INTERNATIONAL. Medium-term growth prospects for the world's sukuk market are good, said Standard & Poor's Ratings Services in a report published today.
"We foresee stable growth in issuance of these securities in 2010, after a recovery last year to issuance of US$23.3 billion," said Standard & Poor's credit analyst Mohamed Damak in the report, "The Sukuk Market Is Likely To Show Steady Growth In 2010."
Notable developments in 2009 were:
•Cumulative issuance outstanding topped the symbolic bar of $100 billion.
•Malaysia became the No. 1 issuing country with 54.1% of the value of sukuk issued.
•The dollar made a partial comeback but local currencies were the denomination of choice for sukuk issuance.
•Big new players tapped the market like General Electric Capital Corp. and International Finance Corporation.
•Two sukuk defaulted and one other avoided default with a last-minute support package and repayment.
"The 2010 pipeline remains healthy, in our view, with about $20 billion of sukuk publicly announced in the past that is likely to come to market if conditions permit," said Mr. Damak.
In addition, we understand from unofficial market sources that about US$10 billion more could potentially enter the pipeline. If that comes to market, total sukuk issuance in 2010 could approach the current 2007 record of US$34.3 billion.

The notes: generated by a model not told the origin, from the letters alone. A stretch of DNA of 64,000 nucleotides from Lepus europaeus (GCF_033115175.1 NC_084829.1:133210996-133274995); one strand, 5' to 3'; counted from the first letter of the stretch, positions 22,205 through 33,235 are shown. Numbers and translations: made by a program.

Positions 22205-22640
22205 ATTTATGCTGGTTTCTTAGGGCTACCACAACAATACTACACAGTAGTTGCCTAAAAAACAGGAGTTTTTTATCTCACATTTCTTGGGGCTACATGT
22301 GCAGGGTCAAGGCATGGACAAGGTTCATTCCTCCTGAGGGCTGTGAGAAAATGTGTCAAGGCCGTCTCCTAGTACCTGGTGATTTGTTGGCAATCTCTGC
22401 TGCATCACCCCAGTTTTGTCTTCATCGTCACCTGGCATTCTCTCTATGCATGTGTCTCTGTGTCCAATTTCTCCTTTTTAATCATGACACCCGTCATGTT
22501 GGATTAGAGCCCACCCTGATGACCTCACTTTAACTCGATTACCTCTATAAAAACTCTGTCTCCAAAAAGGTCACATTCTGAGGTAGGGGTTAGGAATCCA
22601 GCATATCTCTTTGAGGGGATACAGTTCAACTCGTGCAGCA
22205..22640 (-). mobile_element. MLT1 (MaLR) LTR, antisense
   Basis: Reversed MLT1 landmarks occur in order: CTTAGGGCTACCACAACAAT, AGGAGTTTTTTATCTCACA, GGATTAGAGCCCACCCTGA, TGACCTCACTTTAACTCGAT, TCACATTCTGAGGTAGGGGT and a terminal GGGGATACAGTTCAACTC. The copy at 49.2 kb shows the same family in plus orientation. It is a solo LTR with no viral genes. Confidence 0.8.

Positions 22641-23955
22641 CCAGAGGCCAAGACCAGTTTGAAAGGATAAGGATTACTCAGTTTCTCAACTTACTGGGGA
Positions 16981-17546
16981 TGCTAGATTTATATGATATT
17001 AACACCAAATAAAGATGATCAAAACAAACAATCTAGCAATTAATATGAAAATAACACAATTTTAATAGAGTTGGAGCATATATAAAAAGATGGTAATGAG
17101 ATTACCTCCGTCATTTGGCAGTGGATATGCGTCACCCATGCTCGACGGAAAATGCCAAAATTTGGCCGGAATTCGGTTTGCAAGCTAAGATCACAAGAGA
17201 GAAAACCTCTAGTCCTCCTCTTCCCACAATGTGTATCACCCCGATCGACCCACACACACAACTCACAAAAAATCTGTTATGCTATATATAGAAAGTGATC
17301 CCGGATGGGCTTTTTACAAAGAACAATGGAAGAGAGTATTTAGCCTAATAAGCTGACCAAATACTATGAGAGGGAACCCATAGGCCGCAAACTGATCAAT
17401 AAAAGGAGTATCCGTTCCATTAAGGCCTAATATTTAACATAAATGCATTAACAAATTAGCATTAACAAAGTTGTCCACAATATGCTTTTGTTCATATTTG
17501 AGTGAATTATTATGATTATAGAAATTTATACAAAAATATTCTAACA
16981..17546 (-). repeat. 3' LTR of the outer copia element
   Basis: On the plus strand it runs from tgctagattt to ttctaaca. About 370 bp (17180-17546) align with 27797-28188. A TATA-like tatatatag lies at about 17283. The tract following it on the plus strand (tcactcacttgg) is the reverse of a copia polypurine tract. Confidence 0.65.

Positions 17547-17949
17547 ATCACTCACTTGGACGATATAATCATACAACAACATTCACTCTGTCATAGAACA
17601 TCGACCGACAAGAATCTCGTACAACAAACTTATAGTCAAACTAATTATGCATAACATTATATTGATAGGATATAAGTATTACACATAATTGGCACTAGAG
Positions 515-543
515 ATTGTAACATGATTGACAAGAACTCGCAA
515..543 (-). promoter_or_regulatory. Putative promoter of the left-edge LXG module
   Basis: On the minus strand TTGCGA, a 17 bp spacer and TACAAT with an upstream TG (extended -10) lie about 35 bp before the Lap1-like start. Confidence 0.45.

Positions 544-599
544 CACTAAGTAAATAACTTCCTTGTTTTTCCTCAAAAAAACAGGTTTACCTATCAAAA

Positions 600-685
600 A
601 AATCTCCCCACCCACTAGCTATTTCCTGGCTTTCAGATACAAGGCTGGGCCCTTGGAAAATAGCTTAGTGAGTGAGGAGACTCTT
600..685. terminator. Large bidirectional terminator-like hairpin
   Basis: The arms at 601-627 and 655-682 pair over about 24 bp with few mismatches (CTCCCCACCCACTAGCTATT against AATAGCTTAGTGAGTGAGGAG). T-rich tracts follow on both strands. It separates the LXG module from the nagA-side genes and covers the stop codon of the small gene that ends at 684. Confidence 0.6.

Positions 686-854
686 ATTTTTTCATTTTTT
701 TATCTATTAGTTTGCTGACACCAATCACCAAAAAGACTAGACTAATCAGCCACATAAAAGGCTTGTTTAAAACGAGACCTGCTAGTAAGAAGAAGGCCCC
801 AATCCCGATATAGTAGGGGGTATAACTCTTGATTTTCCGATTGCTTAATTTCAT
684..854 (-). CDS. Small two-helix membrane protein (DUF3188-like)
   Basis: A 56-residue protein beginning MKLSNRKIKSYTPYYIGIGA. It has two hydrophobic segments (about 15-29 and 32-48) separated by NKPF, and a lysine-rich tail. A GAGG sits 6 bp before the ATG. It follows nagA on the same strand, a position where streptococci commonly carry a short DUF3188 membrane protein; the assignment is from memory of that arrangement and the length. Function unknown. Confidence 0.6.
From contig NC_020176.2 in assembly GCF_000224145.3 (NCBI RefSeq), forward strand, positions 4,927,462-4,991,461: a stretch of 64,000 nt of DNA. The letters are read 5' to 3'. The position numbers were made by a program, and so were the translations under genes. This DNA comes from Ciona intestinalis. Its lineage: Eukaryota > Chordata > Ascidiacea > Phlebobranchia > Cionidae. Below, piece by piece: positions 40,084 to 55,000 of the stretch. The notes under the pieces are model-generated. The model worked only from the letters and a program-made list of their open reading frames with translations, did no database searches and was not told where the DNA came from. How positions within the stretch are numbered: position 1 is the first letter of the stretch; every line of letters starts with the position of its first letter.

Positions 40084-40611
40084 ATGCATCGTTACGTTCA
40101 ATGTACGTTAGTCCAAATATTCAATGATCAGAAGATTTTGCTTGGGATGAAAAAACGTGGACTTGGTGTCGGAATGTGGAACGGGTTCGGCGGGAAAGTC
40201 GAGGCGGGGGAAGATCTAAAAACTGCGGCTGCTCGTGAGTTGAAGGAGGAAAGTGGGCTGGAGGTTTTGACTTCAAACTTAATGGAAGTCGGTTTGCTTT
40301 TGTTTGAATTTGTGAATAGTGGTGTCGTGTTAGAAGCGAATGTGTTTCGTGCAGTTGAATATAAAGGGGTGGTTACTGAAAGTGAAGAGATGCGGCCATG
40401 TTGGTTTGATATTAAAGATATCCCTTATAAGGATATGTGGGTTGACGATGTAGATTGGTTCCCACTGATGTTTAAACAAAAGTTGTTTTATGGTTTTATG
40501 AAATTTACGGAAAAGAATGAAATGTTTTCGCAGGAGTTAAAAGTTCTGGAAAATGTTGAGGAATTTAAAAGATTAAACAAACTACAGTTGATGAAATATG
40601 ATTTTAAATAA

The main uncertainty this year is market conditions. The default of two sukuk has raised questions about this relatively young market.
These sukuk were issued by The Investment Dar Co. KSCC (TID) and Saad Group. A third sukuk issued by Nakheel avoided default thanks to a last-minute support package.
"We believe that once investors have a clearer view of the possible outcome of the two recent defaults, the sukuk market is likely to grow more strongly after making some adjustments reflecting lessons learned," said Damak.
Beyond 2010, a major impediment to the emergence of an integrated, global sukuk market remains, in our view, lack of standardization, especially regarding Sharia compliance and the legal environment.
Standard & Poor's provides market participants with independent and objective opinions about the creditworthiness of issuers and issues--including those involving sukuk. We don't comment on the Sharia compliance of a particular issue or issuer.
Our ratings don't constitute a recommendation to sell, buy, or hold a particular security, regardless of whether it is Sharia compliant. Instead, our ratings may assist investors to make decisions and issuers to benchmark our view of their creditworthiness against their peers'.
Standard & Poor's rates 26 sukuk.
We expect Malaysia to continue to lead the global sukuk market in issuance and foresee steady growth in the broader market in Southeast Asia over the next couple of years. Malaysia's well-established Islamic banking system, strong regulatory framework, and government support for Islamic finance enabled the country to take the lead in sukuk issuance in 2009.
We believe the prospects are weaker for Dubai-based issuers and potentially other countries in the Gulf because investors are likely to have a low risk appetite and ask for a higher return to reflect the higher risks that they perceive.